Do the Wealthy Work Harder Than the Rest?

I know this is a daring concept and one that likely does not sit well with some–especially those who believe that a 40-hour week is a God-given right.

As a former teacher, I cringe when I hear bleating from teachers who complain that they are overworked and underpaid.  Sure, teachers’ salaries aren’t very high–and some are just plain low–but in spite of what the complainers try to make you believe, many enter the profession not because of their desire to better the world, one child at a time (although that is how it works with many good teachers), but because of the family-friendly work hours and the usually very good benefits.

Of course, most teachers’ days do not always end when the 3:00 bell sounds.  However, built into teachers’ work schedules are an hour — sometimes two hours — of planning time, where they can use that time to create lesson plans and/or grade papers, so the complaint that the workday extends past the closing bell is not a particularly valid one.  Of course, there are teachers who use their planning time to socialize in the teachers’ lounge and to gossip about their students — and there is lots of gossip — but that is up to them.  After school activities like coaching and sponsorship of organizations almost always include extra pay for the teachers performing those duties.

What other job includes a fall break, a winter break, a spring break and an extended summer break?  How many jobs include free parking and very inexpensive lunches — generally no more than 10% more than what the students are charged. Healthcare benefits and life insurance benefits are as good as or better than those offered in major corporations, where many professionals (and teachers are college-educated professionals) are expected to put in 60+ hours/week on a routine basis.

Obama’s Class Warfare — and teachers are often on the front lines of that war — rarely, if ever, takes into consideration the difference in the hours and the structure of the evil wealthy people whose jobs they demonize.

Of course, not everyone who works long hours becomes wealthy.  Some, who in spite of their education and their training, do not make it into the leagues of the wealthy.  However, it is rare that you hear those hard workers complaining about the wealthy.  Instead, the Occupy Movement participants and those who have made class envy an art form are loath to use their hands for much more than to extend them for a handout nor are they willing to give up the comfort of their relatively brief work days and their relatively extensive vacations to do much more than complain and waste their time envying others.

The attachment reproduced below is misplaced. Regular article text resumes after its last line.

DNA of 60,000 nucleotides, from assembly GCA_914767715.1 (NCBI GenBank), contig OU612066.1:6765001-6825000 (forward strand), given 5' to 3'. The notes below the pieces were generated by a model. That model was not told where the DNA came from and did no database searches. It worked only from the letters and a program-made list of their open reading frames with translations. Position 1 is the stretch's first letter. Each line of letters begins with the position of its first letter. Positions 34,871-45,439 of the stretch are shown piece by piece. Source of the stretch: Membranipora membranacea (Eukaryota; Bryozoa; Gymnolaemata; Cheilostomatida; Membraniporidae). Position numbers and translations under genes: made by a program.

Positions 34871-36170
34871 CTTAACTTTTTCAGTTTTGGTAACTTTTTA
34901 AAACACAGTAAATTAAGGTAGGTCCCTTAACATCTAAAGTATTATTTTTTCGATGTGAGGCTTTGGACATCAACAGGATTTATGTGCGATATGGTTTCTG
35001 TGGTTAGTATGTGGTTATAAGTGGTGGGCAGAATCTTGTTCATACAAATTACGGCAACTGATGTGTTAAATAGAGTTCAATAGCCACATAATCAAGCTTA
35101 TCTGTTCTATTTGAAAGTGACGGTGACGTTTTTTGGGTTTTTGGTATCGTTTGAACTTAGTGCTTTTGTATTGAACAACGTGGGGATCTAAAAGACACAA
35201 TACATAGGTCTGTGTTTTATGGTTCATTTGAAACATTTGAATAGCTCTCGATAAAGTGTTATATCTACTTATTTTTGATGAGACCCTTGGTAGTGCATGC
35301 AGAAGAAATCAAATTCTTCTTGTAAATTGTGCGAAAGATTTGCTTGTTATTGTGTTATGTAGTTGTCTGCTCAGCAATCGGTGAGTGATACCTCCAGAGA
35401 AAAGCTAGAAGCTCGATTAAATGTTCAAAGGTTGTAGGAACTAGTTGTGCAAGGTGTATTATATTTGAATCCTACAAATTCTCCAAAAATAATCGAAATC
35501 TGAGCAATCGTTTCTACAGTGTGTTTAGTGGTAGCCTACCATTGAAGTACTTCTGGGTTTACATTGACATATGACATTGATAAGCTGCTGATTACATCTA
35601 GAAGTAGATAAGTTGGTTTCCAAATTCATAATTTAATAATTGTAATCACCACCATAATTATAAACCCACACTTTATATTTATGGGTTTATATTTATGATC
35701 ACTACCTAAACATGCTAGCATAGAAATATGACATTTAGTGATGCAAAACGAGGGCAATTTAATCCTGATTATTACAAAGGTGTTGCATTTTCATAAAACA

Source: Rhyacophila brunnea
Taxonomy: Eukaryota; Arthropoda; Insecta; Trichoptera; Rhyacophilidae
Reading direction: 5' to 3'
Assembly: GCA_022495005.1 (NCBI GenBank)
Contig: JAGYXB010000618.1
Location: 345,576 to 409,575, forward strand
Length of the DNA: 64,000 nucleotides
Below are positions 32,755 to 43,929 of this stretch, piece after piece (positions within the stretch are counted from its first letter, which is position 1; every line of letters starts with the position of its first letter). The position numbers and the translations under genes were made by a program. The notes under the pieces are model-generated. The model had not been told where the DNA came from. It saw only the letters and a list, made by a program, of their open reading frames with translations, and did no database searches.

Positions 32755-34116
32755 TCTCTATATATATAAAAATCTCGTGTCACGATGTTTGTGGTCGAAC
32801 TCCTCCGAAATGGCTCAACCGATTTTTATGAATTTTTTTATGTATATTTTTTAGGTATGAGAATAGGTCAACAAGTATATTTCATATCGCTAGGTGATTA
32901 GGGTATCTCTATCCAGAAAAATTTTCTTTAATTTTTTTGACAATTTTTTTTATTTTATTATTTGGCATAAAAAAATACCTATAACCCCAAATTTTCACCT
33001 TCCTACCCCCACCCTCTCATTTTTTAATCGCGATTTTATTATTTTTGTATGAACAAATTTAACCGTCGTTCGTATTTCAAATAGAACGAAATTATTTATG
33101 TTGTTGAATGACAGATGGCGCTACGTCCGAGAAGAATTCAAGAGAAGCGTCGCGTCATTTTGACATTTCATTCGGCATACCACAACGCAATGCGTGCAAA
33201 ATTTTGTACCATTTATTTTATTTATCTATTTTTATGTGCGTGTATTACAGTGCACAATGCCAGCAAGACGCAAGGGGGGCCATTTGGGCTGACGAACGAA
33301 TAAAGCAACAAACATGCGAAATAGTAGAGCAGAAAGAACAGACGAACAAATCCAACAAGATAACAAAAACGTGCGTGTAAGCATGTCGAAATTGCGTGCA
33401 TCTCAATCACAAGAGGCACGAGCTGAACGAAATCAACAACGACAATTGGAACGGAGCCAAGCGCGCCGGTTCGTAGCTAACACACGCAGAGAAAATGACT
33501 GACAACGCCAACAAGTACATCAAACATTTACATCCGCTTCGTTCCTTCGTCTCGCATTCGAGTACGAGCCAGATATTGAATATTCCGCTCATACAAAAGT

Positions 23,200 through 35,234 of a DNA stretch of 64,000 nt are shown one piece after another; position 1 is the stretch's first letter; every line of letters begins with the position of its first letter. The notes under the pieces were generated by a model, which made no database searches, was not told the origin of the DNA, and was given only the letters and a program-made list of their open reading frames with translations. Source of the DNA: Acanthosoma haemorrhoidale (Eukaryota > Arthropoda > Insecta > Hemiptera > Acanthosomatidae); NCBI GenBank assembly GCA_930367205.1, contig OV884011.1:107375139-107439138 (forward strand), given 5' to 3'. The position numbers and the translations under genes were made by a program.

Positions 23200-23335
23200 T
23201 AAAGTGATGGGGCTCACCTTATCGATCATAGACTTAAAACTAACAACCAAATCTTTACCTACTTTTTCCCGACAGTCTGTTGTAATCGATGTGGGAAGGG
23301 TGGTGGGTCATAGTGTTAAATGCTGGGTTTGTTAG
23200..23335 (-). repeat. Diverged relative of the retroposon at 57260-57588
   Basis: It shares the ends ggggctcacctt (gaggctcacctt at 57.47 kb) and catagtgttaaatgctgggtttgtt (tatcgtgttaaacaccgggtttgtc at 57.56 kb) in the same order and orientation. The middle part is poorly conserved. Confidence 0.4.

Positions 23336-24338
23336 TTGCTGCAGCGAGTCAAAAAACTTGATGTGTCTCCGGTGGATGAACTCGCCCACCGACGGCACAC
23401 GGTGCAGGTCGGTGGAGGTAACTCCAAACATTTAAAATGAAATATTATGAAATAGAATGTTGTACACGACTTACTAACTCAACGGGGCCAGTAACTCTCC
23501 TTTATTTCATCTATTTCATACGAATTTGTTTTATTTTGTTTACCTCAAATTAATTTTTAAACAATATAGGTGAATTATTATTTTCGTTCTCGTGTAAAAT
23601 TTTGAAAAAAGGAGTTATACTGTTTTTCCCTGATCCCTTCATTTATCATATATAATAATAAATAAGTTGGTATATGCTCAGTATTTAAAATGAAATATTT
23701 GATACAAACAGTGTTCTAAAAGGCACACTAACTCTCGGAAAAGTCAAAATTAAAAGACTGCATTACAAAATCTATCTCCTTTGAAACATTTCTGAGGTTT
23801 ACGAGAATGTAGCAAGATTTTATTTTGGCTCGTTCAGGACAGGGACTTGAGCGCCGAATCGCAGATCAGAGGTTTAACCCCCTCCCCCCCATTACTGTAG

• April 27, 2012, 3:09 PM ET

Do the Wealthy Work Harder Than the Rest?

One of the most controversial issues surrounding inequality is work effort. Some on the right argue that top earners are successful in part because they work harder than others. Many on the left argue that the middle class and poor work just as hard – maybe even harder, with multiple jobs — but that the economic deck is stacked against them.

A new study offers evidence that higher-educated (and therefore higher-earning) Americans do indeed spend more time working and less time on leisure than poorer income groups. In fact, while income inequality may be growing, “leisure inequality” – time spent on enjoyment – is growing as a mirror image, with the low earners gaining leisure and the high earners losing.

The paper, by Orazio Attanasio, Erik Hurst and Luigi Pistaferri, finds that both income inequality and consumption inequality (the stuff that people buy) have increased over the past 20 years.

The more surprising discovery, however, is a corresponding leisure gap has opened up between the highly-educated and less-educated. Low-educated men saw their leisure hours grow to 39.1 hours in 2003-2007, from 36.6 hours in 1985. Highly-educated men saw their leisure hours shrink to 33.2 hours from 34.4 hours. (Mr. Hurst says that education levels are a “proxy” for incomes, since they tend to correspond).

A similar pattern emerged for women. Low-educated women saw their leisure time grow to 35.2 hours a week from 35 hours. High-educated women saw their leisure time decrease to 30.3 hours from 32.2 hours. Educated women, in other words, had the largest decline in leisure time of the four groups.

Full report here:

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